Tip #4: Stock your spice cabinet with the essentials.
If you’re worried that vegan food just won’t taste as good or be as satisfying, first check your spice cabinet, or if you’re like me, check your huge Tupperware container cull of spices (haha). Most of what we love about omnivorous recipes are the flavours and the textures. None of that has to be sacrificed in vegan cooking, in fact it can be easily accomplished with a few key ingredients. It’s amazing what a bit of cumin, cayenne, nutritional yeast and liquid smoke do! If you don’t have a fully stocked spice cabinet yet, make that a priority on your next grocery shop. Here are the essentials to get you started: turmeric, cumin, curry powder, coriander, oregano, cayenne, crushed red chili flakes, smoked paprika, cinnamon, nutmeg. Spices can be very expensive, so I recommend buying them in the bulk section of your grocery store, if that’s an option for you. If that isn’t an option, pick a three or four spices that you can use in several dishes. Pair these with garlic, ginger, onion and some fresh herbs like cilantro, parsley, dill, basil or rosemary, and you’ve got one tasty dish! Another absolute essential for any vegan kitchen is nutritional yeast! You can usually find it in the bulk aisle, near the baking ingredients, or in the natural food aisle.
Going hand in hand with stocking up your spice drawer, you may also want to stock up on your essential condiments. These can get a little pricey, but again, you may already have some of these. In my opinion every fridge should have: apple cider vinegar, rice vinegar, maple syrup, peanut butter, dijon mustard, hot sauce or chili paste, veganaise, soy sauce or tamari, and miso paste.
Tip #5: Figure out a few staple recipes for each mealtime. You want to have these on hand so that when you’re crunched for time, or just exhausted and not wanting to cook, you can whip up something healthy and nutritious without much time and effort. Staple breakfasts for me are overnight oats (easiest and most filling breakfast), avocado toast, chia pudding or smoothies. Staple lunches: leftovers (always), avocado toast (I can eat this anytime, anywhere), or baked sweet potatoes topped with a grain, lentils and veggies. Some of my staple dinner recipes are veggie chili, dhal, stir fry, burrito bowl, roast veggies with Field Roast sausages.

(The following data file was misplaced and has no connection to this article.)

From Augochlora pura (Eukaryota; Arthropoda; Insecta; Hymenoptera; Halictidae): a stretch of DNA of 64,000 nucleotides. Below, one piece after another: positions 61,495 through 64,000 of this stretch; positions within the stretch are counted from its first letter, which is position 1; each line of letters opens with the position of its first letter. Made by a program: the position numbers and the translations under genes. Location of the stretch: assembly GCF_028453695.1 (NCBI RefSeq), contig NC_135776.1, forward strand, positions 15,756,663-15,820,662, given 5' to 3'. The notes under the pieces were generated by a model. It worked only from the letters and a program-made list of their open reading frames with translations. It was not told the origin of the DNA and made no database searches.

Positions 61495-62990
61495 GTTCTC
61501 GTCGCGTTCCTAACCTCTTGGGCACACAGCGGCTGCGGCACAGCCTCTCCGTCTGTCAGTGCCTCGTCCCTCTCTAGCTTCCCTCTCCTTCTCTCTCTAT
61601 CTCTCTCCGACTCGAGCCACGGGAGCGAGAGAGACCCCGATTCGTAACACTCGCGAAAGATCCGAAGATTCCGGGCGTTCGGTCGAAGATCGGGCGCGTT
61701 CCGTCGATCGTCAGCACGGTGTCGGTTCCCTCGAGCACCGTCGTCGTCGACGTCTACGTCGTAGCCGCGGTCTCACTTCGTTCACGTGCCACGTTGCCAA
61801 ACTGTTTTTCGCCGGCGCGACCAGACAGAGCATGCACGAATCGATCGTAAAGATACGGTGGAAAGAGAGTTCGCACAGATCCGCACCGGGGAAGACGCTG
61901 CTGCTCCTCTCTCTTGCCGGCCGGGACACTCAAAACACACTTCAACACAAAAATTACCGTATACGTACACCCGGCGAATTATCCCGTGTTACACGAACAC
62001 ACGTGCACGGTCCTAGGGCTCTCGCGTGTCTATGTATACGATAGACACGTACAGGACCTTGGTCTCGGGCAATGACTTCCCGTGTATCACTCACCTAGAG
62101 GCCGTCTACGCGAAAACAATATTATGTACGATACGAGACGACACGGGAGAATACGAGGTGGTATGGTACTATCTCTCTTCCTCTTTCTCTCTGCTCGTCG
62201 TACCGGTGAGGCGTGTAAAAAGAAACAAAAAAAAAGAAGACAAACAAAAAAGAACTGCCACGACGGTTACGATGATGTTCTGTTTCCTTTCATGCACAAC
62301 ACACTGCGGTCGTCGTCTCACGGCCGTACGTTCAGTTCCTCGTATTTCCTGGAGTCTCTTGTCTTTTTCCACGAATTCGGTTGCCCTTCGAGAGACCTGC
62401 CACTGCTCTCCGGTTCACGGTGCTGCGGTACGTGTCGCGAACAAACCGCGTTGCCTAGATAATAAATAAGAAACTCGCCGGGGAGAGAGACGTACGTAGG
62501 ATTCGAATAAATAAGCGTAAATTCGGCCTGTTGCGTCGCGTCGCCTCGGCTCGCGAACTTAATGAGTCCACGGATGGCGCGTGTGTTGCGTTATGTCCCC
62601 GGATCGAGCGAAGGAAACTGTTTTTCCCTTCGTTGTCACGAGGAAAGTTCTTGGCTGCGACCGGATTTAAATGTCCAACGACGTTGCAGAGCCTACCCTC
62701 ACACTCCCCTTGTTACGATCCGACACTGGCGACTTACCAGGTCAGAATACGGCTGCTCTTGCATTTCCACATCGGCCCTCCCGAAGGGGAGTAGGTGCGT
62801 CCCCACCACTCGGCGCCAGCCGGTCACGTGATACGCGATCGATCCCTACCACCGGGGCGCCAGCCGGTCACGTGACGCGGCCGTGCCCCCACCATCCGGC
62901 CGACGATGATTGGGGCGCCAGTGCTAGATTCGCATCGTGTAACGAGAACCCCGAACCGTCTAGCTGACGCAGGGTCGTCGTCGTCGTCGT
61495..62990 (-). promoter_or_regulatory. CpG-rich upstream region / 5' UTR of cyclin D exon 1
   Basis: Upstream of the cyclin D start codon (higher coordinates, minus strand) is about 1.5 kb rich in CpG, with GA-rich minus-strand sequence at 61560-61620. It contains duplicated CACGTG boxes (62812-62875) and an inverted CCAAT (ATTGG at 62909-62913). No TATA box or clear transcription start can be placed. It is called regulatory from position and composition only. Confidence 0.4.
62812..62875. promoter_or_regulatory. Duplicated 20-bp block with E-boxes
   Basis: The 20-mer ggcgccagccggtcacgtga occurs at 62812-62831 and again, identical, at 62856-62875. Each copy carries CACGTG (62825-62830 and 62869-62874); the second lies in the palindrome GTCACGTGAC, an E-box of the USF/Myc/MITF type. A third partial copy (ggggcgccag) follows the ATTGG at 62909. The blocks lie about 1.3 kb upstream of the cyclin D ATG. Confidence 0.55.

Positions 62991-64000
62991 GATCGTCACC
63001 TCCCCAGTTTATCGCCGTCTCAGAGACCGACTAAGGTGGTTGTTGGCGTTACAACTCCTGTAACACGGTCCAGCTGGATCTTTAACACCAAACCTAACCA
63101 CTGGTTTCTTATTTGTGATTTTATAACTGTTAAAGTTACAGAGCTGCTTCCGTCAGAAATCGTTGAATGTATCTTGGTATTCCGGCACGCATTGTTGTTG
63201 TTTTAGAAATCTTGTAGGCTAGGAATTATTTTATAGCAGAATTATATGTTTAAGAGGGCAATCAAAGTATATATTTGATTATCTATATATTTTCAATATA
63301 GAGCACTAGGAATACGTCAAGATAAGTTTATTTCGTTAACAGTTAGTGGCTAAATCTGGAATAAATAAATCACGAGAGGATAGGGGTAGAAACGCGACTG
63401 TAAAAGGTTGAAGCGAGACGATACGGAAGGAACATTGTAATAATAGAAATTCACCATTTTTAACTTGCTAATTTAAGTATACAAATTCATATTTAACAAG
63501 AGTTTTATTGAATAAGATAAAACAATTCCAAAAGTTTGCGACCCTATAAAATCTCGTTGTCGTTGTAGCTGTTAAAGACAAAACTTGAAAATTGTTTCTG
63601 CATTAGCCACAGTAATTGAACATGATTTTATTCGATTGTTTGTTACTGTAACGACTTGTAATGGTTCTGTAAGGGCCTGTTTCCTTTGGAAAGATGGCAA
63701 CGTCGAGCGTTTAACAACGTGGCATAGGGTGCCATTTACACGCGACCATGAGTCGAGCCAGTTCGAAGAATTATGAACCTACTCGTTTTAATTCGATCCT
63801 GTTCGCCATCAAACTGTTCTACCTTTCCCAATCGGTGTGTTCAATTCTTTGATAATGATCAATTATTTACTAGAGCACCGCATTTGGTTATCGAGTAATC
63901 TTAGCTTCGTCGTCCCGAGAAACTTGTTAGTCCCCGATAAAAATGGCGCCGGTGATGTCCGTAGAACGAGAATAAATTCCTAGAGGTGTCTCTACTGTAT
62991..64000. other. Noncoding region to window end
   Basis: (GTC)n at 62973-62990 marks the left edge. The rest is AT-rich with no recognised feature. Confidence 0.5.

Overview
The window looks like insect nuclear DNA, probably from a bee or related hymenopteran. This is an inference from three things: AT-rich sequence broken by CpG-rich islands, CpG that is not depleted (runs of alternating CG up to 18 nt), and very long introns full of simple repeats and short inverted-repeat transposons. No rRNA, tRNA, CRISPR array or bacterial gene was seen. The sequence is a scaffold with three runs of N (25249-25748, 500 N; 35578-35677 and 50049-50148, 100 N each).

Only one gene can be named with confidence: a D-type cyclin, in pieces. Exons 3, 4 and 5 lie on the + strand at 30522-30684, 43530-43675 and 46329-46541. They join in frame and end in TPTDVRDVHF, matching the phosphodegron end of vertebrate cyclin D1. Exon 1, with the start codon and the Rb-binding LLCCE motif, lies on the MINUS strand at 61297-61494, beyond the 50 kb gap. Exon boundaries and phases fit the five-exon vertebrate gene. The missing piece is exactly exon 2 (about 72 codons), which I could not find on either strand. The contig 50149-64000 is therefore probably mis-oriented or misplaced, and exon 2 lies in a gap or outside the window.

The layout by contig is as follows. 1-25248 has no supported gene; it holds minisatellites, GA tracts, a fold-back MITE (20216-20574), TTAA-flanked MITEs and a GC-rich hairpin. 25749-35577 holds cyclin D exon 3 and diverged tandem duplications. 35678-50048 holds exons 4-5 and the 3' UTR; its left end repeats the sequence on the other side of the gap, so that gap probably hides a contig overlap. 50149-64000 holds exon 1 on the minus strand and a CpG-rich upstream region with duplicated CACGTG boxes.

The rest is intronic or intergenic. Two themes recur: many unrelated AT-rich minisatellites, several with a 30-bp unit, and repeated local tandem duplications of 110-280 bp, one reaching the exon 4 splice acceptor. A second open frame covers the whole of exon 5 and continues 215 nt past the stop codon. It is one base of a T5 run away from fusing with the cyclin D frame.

Set aside some time to do some food prep. This tip goes hand in hand with Tip #4. In order to make your life easier during the week, you can do some things like soak beans overnight if you know you want to have a burrito bowl the next day. You can cook a big batch of quinoa for quick lunches, or roast three or four sweet potatoes at a time, so that you have leftovers throughout the week. You can even make your overnight oats for two or three days at a time so they are ready to grab and go in the mornings.
Shop at the farmer’s market! What better way to feel connected to your food than to purchase it directly from the person who planted it? I personally feel more nourished being able to smile and talk to the farmers every week and know exactly where and who the food came from. I also love knowing that my hard-earned dollars are going towards supporting farmers doing great work. The other bonus of buying from the growers is that they can introduce you to new produce and suggest recipes or ways of cooking ingredients you’re unfamiliar with. Not only does the produce taste so much better when you’re able to get it locally, I’ve found that for certain items it’s actually cheaper than buying them at the grocery store, especially when you consider how many organic options you can find at a farmer’s market. Win, win, win in my opinion! Also, what’s more relaxing than wandering around a farmer’s market on a weekend? It’s my favourite part of my Sunday routine from May – October 🙂
Invest in a couple of good knives and a knife sharpener. This doesn’t really have anything to do with veganism, but it is a necessity if you’re going to be spending more time in the kitchen. You don’t have to pay an arm and a leg for a decent knife, especially if you get a knife sharpener. Keeping your knives clean, sharp and in good condition, will ensure that your time spent in the kitchen will be easier and more enjoyable.